Facebook Knowingly Profited Off Junk Ad Efficacy Estimates, Lawsuit Claims

Facebook Knowingly Profited Off Junk Ad Efficacy Estimates, Lawsuit Claims
Photo: Matt Winkelmeyer, Getty Images

Facebook, which along with Google accounts for around 60% of advertiser spending online, has knowingly built some of its astonishing success on incorrect data, newly unsealed court documents allege. Incidentally, this may pose a problem for a business which generates over 90% of its revenue from selling ads.

In a nutshell, this class action suit, which was first filed back in 2018, alleges that Facebook massaged figures for “Potential Reach” — an estimate that Facebook gives its advertisers for the number of people that might see their ad — to goad advertisers into spending more money on the platform, all in the hopes of reaching the people that Facebook had promised. These filings detail that some of Facebook’s top brass, including Chief Operating Officer Sheryl Sandberg, were fully aware that the company spent years exaggerating the number of eyeballs its advertisers could reach.

As first reported by the Financial Times, the suit claims that when Facebook’s rank-and-file proposed internal fixes for these inflated figures, senior executives repeatedly brushed them off on the grounds that their solutions would cut into the company’s all-important ad revenue.

Thanks to these unsealed filings, we know just how inflated some of those figures were. Here’s an example: in 2018, Facebook told its advertisers that it had a Potential Reach of 230 million adults across the U.S., out of the 250 million adults that were counted by U.S. census data that year. But according to a 2018 Pew Research study, only about 68% (or 170 million adults) actually use the platform at all. Sandberg acknowledged in an internal email that “she’d known about problems with Potential Reach for years.” But she repeatedly shot down employee’s attempts to rectify those figures, according to the filing.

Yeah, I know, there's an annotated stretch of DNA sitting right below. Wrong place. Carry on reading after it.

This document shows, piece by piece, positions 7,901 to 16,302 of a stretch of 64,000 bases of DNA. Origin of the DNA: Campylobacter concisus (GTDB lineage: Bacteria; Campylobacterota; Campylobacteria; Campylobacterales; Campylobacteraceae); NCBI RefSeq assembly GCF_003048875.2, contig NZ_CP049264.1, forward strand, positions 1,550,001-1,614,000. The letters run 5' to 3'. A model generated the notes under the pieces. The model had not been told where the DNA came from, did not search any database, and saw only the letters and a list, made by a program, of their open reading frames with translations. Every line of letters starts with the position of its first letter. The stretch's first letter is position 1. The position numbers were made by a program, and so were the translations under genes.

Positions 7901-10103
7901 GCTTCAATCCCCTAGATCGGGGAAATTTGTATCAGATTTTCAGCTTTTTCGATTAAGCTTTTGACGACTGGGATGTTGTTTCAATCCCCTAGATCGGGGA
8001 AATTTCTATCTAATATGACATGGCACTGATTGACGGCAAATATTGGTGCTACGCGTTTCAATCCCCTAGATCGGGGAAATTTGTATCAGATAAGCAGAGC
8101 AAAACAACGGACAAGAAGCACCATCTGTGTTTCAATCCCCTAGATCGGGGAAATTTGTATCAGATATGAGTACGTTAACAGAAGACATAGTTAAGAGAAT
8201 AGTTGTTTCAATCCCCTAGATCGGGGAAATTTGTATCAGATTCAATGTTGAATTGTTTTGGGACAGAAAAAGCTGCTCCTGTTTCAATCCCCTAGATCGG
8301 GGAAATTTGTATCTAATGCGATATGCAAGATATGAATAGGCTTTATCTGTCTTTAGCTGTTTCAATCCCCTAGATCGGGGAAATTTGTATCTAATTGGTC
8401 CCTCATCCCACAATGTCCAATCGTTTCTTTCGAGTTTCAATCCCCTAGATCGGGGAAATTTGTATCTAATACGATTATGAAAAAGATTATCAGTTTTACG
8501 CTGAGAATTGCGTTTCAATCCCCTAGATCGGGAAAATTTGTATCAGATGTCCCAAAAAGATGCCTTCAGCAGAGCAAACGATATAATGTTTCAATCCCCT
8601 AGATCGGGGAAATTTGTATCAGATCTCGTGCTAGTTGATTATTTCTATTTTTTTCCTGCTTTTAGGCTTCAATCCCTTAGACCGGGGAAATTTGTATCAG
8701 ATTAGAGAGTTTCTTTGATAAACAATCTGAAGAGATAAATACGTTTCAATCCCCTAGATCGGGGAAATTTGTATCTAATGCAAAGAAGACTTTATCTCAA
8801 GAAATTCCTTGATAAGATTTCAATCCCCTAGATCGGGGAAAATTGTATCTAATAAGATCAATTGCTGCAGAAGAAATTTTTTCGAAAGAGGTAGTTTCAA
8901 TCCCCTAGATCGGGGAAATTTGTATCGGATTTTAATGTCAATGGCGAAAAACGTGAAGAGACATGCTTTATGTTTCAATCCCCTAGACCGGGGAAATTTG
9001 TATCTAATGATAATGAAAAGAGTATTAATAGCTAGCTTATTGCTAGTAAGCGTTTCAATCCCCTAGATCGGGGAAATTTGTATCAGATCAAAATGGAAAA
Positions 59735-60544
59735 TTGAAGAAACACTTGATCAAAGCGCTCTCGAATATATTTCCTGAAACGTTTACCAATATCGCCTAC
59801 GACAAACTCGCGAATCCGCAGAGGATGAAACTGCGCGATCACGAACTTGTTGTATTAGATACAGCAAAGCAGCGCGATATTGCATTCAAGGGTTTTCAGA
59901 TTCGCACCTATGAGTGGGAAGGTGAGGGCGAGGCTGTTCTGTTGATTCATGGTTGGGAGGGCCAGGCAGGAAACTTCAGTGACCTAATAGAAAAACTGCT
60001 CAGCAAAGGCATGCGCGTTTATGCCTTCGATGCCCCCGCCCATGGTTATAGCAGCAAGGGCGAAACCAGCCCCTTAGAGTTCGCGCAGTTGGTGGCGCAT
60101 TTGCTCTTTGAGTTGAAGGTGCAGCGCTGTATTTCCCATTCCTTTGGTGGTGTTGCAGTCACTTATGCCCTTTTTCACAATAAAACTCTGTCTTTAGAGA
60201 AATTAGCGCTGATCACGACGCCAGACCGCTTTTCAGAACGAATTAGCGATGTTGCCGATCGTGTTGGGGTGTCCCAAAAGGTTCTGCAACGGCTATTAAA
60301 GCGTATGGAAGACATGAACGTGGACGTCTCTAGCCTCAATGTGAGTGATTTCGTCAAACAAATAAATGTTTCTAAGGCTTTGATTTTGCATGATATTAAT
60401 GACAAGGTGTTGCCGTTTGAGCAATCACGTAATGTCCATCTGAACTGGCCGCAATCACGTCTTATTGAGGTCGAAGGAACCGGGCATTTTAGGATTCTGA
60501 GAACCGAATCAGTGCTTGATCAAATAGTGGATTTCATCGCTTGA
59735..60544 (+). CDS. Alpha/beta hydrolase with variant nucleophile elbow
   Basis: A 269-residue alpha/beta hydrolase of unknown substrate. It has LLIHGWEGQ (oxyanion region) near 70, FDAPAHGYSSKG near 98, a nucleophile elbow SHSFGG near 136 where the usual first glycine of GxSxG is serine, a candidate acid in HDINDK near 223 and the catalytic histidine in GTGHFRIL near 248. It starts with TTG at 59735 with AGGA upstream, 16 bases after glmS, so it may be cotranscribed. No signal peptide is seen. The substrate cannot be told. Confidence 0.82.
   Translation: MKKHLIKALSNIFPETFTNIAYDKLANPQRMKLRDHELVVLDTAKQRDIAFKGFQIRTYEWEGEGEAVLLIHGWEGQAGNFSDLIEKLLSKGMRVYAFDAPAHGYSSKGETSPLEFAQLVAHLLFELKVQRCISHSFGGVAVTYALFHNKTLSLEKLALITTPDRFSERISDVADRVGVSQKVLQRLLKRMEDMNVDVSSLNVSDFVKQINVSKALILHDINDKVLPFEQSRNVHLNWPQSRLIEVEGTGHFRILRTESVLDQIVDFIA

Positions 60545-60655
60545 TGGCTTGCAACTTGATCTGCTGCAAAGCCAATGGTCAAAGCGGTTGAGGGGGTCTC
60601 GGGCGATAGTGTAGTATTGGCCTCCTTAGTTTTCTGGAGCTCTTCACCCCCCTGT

Internally, employees acknowledged that while the product bills

itself as an estimate for how many “people” your ad might reach, it is, at best, an estimate for the number of accounts — including the untold numbers of fakes and duplicates. Some employees even ran the numbers in 2018, just to see what would happen if known duplicate accounts were cut out of Potential Reach, and saw a 10% drop in the numbers advertisers were given. Facebook chose not to cut them. When one of the product managers on the Potential Reach team later suggested tweaking the way they talked about these figures — like, say, replacing the word “people” with the word “accounts” — his suggestion was shot down over worries about the “significant” impact it might have on Facebook’s ad revenue. Per the suit, the manager responded that “it’s revenue we should have never made given the fact it’s based on wrong data.”

In a lot of ways, this case mirrors another high-profile advertiser suit that hit the company in 2016 alleging Facebook knowingly withheld some serious problems with the metrics for its video ads for the sake of pulling down more money from those video ad partners. In 2019, Facebook settled the claim for a $US40 ($52) million dollar sum that, as others have pointed out, is pretty much chump change to a company that earns tens of billions of dollars in ad revenue per year.

And apparently, Facebook didn’t learn much from that slap on the wrist. When it comes to the ongoing problems with Potential Reach, the suit points out that numbers Facebook continues to give its advertisers make even less sense, like telling them it can reach “100 million” 18-to-34 year old’s across the country. Census data shows there’s in fact only 76 million of them — and we know not all of them use Facebook.

Both in court and on its own site, the company’s argued that these metrics are meant to be interpreted as estimates, not gospel. But internally, per the new filings, the company admitted that Potential Reach was “arguably the single most important number” that advertisers relied on when deciding whether to put their ad bucks down onto Facebook’s platform in the first place.

We’ve reached out to Facebook for comment, and will update here when we hear back.